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PTU-044 Is there any value in performing a clo test at endoscopy in patients previously having a stool antigen test?
  1. E Dhesi1,
  2. B White1,
  3. A Chitembwe2,
  4. A Alisa1,
  5. S Musa1,
  6. K Besherdas1
  1. 1Gastroenterology
  2. 2Endoscopy, Chase Farm Hospital, Royal Free London NHS Foundation Trust, London, UK


Introduction Helicobacter pylori(HP) infection is causally associated with gastritis, peptic ulcer disease, mucosal associated lymphoid tissue and gastric malignancy. Current ‘test and treat’ guidelines for dyspepsia recommend the non-invasive testing by way of stool antigen test (SAT) for diagnosis of HP, prior to eradication therapy. We observed that in clinical practice most patients attending upper gastrointestinal endoscopy for dyspepsia have HP testing at endoscopy by way of CLO (Campylobacter-Like-Organism) test. There is increasing evidence, however, that the CLO test has lower diagnostic accuracy (sensitivity 80%, specificity 90%) in comparison to the SAT (sensitivity 96%, specificity 98%).

We hypothesised that there was no additional diagnostic value in a CLO test, if a patient had already undergone stool antigen testing prior to endoscopy.

Method A single centre (north London endoscopy unit), retrospective analysis of 98 consecutive patients who had undergone stool antigen testing prior to a CLO test at OGD, for the investigation of dyspeptic symptoms was undertaken. The electronic patient record was scrutinised to compare the result of the CLO test and SAT in these patients.

Of those who were stool antigen positive, it was noted whether they were documented to have received eradication therapy prior to their endoscopy.

Results A total of 81 out of 98 patients tested (82.7%), were SAT negative. Within the cohort of stool antigen negative patients, 98.8% were also CLO test negative (80/81). CLO testing in the presence of a negative SAT detected one additional case of H. Pyloriinfection (1.2%, 1/81).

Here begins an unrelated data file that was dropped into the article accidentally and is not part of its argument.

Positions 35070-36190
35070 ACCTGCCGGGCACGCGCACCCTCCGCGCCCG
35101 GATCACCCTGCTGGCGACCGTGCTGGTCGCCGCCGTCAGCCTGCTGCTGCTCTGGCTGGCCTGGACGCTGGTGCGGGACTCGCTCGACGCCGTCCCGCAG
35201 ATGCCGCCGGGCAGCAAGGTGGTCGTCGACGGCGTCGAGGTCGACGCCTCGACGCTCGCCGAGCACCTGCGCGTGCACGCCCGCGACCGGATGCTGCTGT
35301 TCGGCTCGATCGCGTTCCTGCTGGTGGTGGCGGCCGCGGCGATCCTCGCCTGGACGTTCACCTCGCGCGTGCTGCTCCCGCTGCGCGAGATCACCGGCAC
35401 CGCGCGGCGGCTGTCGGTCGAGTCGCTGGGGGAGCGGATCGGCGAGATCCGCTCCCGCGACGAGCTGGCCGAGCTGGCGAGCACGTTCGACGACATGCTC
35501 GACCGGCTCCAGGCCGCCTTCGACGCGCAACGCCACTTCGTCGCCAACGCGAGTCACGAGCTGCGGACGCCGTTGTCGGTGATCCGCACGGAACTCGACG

Within the cohort of SAT positive patients (17/98 total patients), 35.3% (6/17) were CLO test positive. Only one of these patients had not been documented to receive eradication therapy prior to their CLO test.

Conclusion In our study, 96 of 98 patients (98.0%) did not directly benefit from CLO testing, following stool antigen testing. CLO testing provided new diagnosis of H.pyloriinfection in only 1 out of the 98 cases, where SAT had already been undertaken. This study proves our hypothesis to be valid in 99.0% of the cases reviewed.

We recommend that a CLO test should not be performed at endoscopy, if the SAT result is already available. This will help reduce the financial cost of obtaining the CLO test (biopsy NHS tariff plus CLO test cost, equating to £40 per patient) and also reduce the administration time associated in documentation of the CLO test result.

Disclosure of interest None Declared.

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